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In a pickle

 There is a woman I sometimes see walking underground through the QVB. She uses two crutches and swings her legs (together) forward to walk. I’m sure when meeting someone with a disability, one of the first thoughts would be regarding the physical exhaustion just to get around each day. Yet sometimes I think the mental tiredness is just as bad. The thoughts and planning never cease. As an able bodied person if I want to go check out an art store – I just do. Worry-wart that I am I tend to get concerned about where I’ll be able to park and how long but other than these things, I can pretty much go to any art store in Sydney I choose. With a physical disability, it’s just not so easy.
Recently 4 and I set out on a mission to acquire a kitten. Before we could go get one, I first rang Cat Protection Society at Enmore to check whether we could get in there with the wheelchair. Fortunately the kittens are on the ground floor and although a tight squeeze, we would fit through the hallway.
Next was a check of the whether forecast. Ala Dustin Hoffman in rain man ‘we don’t go out when it rains’. Well, at least we try not to. The tyres slip, the wheels are wet to push and it’s just generally unpleasant.
Ok, now we can access the builing and it isn’t raining – where are we to park? I used to think that all that was required was a park close to the premises; and often one can find a disabled park. Wrong. I’ve since learned that even some disabled parks are off limits if the gradient of the road is too steep. (By steep I’m not referring to something the slope of the gap here. Even a subtle gradient on the wrong day can be too much).
Next 4 and I spend well over an hour – if not more – discussing which kitten would be best. Unfortunately some animals spook with the chair. I’ll never forget the black swan that decided to stalk Andrew at Centennial park. I guess he saw Andrew as one even bigger black swan. After much consideration, we settled on the kitten we were to name pickle. He seemed a very confident little man and we figured he wouldn’t be afraid of the chair. We were right. He wasn’t frightened of the wheels. He didn’t seem to care whether when in Andrew’s lap he moved across the floor. What a fantastic choice.


Other little things cropped up yet we managed all these. Then pickle started attacking the walking stick and getting under Andrew’s feet when he tried to walk. Uh oh. This is one thing we hadn’t considered. Nothing 4 did seem to deter pickle from getting under Andrew’s feet. After all, he is but a kitten and life is one giant game.

A common way of deterring cats – a quick short sharp spray with a water bottle – was one of my first thoughts. However I’d already tried this to deter pickle from stealing the food on my dinner plate and he was unphased by it. After adjusting the strength of the spray to be a little firmer, pickle did seem to dislike it. Unfortunately what I hadn’t thought of was that this put water on the floor, creating a slip hazard. All our planning seemed to be unravelling.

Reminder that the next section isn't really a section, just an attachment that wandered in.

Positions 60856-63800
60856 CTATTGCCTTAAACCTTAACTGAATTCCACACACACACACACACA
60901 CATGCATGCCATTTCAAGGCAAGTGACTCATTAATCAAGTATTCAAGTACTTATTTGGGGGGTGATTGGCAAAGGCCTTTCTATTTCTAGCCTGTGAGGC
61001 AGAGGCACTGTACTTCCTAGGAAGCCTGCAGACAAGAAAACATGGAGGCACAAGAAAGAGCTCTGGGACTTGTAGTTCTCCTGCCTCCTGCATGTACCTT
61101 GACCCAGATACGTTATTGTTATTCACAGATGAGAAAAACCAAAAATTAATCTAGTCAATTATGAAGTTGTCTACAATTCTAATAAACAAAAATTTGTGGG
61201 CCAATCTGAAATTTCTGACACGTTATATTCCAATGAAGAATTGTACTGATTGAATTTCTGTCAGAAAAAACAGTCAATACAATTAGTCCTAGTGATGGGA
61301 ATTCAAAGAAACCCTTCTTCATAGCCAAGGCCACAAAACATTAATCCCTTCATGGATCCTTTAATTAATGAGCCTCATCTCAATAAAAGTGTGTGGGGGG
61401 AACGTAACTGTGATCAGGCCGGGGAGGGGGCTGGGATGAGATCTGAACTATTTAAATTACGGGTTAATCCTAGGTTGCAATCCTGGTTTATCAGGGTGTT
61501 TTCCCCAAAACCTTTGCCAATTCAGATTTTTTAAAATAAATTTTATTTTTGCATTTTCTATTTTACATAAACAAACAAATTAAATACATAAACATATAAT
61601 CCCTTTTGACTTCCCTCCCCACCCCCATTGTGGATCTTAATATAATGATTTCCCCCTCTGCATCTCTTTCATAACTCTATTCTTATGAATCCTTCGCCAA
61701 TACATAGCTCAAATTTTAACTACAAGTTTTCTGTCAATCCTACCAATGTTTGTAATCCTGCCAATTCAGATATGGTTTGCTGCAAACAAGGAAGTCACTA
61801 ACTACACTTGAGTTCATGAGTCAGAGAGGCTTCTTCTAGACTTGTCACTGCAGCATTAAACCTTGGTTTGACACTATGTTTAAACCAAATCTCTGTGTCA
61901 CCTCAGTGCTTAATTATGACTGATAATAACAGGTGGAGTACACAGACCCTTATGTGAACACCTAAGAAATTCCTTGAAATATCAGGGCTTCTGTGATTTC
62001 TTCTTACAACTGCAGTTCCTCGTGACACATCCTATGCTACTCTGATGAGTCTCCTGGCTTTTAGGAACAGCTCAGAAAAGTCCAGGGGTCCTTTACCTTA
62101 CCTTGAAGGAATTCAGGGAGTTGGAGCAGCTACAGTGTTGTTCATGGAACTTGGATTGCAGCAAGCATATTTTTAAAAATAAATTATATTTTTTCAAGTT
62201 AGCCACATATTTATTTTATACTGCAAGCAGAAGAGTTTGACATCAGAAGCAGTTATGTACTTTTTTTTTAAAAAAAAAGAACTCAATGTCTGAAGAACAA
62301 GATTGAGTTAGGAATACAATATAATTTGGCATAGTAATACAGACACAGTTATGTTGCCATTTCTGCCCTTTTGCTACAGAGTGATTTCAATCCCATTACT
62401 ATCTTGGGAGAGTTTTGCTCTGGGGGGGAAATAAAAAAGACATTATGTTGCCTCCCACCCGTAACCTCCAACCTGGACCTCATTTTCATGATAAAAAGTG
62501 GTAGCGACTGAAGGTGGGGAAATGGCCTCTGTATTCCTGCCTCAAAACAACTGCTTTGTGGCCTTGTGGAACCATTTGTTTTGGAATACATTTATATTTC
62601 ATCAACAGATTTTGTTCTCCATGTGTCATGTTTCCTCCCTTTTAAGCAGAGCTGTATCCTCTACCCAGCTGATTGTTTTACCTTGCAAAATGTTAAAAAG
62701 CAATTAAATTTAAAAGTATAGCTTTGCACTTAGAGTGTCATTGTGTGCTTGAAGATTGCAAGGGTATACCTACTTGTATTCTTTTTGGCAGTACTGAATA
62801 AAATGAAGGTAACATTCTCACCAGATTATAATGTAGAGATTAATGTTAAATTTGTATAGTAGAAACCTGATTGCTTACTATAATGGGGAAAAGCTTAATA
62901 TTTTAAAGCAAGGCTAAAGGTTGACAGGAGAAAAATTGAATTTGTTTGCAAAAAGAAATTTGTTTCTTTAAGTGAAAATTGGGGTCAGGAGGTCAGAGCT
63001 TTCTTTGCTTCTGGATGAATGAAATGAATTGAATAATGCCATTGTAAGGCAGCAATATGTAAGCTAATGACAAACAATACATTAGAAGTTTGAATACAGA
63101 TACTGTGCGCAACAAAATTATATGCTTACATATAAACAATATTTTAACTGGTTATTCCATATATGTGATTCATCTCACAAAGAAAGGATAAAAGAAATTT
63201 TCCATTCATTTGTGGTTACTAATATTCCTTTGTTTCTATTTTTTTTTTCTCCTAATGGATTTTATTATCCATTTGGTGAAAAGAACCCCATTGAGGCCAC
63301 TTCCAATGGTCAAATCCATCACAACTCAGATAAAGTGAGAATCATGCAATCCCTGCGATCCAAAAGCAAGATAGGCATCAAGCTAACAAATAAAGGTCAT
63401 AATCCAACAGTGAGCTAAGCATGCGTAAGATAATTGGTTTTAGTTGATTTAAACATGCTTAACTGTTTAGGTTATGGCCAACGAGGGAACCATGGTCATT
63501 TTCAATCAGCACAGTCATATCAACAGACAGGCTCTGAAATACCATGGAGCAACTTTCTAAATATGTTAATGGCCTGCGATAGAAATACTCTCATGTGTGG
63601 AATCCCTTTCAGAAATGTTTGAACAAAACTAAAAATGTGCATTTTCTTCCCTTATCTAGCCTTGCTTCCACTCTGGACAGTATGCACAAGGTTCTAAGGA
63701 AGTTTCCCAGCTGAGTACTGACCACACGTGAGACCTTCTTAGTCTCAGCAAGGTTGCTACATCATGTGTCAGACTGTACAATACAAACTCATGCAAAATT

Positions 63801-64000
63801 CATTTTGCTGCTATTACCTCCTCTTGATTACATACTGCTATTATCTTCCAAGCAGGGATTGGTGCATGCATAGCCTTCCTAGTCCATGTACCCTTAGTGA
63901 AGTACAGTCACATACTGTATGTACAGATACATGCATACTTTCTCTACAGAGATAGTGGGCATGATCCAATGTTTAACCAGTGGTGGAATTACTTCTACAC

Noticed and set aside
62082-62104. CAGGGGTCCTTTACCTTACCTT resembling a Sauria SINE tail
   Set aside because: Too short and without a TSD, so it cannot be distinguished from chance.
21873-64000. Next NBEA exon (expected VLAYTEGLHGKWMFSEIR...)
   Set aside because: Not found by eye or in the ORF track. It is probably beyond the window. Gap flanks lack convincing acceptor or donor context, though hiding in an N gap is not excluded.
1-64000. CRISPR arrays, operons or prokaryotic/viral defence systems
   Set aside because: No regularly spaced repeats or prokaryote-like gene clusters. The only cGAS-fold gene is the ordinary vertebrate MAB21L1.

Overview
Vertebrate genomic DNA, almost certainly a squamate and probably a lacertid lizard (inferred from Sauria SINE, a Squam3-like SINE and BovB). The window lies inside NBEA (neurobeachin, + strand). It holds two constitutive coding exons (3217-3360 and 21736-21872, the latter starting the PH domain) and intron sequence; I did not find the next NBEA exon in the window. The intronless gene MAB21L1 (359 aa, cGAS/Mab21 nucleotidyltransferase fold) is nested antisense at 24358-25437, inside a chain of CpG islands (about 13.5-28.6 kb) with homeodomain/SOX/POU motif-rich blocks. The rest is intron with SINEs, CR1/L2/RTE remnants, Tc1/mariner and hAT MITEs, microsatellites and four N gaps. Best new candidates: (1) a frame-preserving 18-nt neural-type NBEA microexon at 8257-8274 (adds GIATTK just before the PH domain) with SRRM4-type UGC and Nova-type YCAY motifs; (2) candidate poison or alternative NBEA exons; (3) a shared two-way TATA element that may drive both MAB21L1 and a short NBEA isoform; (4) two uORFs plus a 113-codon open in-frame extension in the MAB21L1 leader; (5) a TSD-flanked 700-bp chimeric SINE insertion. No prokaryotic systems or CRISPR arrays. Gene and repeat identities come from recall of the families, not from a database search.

I think this is one of the most distressing things about a disability. At a fundamental level you think it simply inhibits physical movement. Yet it affects so much more. The more movement is impaired, the more it seems to cut off some of life’s pleasures. The thought Andrew may not be able to keep pickle because he could cause him to trip and fall was heartbreaking. Cats – and pets in general – are such a joy. The offer laughs, companionship, and – at least in my case – someone to talk to. (Licorice, Saffron and I have conversations every day). Andrew has already had to give up on his dream of owning another dog. Cannines are just a little too hard to handle and many do not like the wheelchair at all. To think that Andrew may not be able to have a cat either, just seemed especially cruel.

I’m pleased to say that we have come up with a few options for trying to prevent pickle causing a walking hazard. There is no magic bullet but we have enough ideas for the moment. I’m very thankful to the girls at Cat Protection Society for trying to assist us in finding a solution. So far it seems that pickle isn’t very keen on the orange oil we have dabbed on the end of the walking stick.

Yet just as a disability seems to take away many of life’s pleasures; weirdly, it brings some too. It may sound corny but one comes to appreciate some very simple things indeed. 4 and I spent the early part of Saturday evening watching the sun set over La Perouse. I was fascinated by a man flying a ‘parachute’ like kite and Andrew enjoyed the passing cars – in all shapes and sizes.2011-01-29 Kite Ship and Sun

We both love acquiring fish and chips and sitting watching a view. There is a delight in watching dogs playing in the park. Discussing the array of fashions displayed on a short drive through Enmore and Newtown is a favourite pastime. There are many more however it’s getting very late. (11:20pm and I have to work tomorrow). Below are a couple more pictures from Saturday night at La Perouse.
2011-01-29 Kite Surfer
2011-01-29 Kite Surfer II
2011-01-29 The absent fisherman
2011-01-29 Fishing at Dusk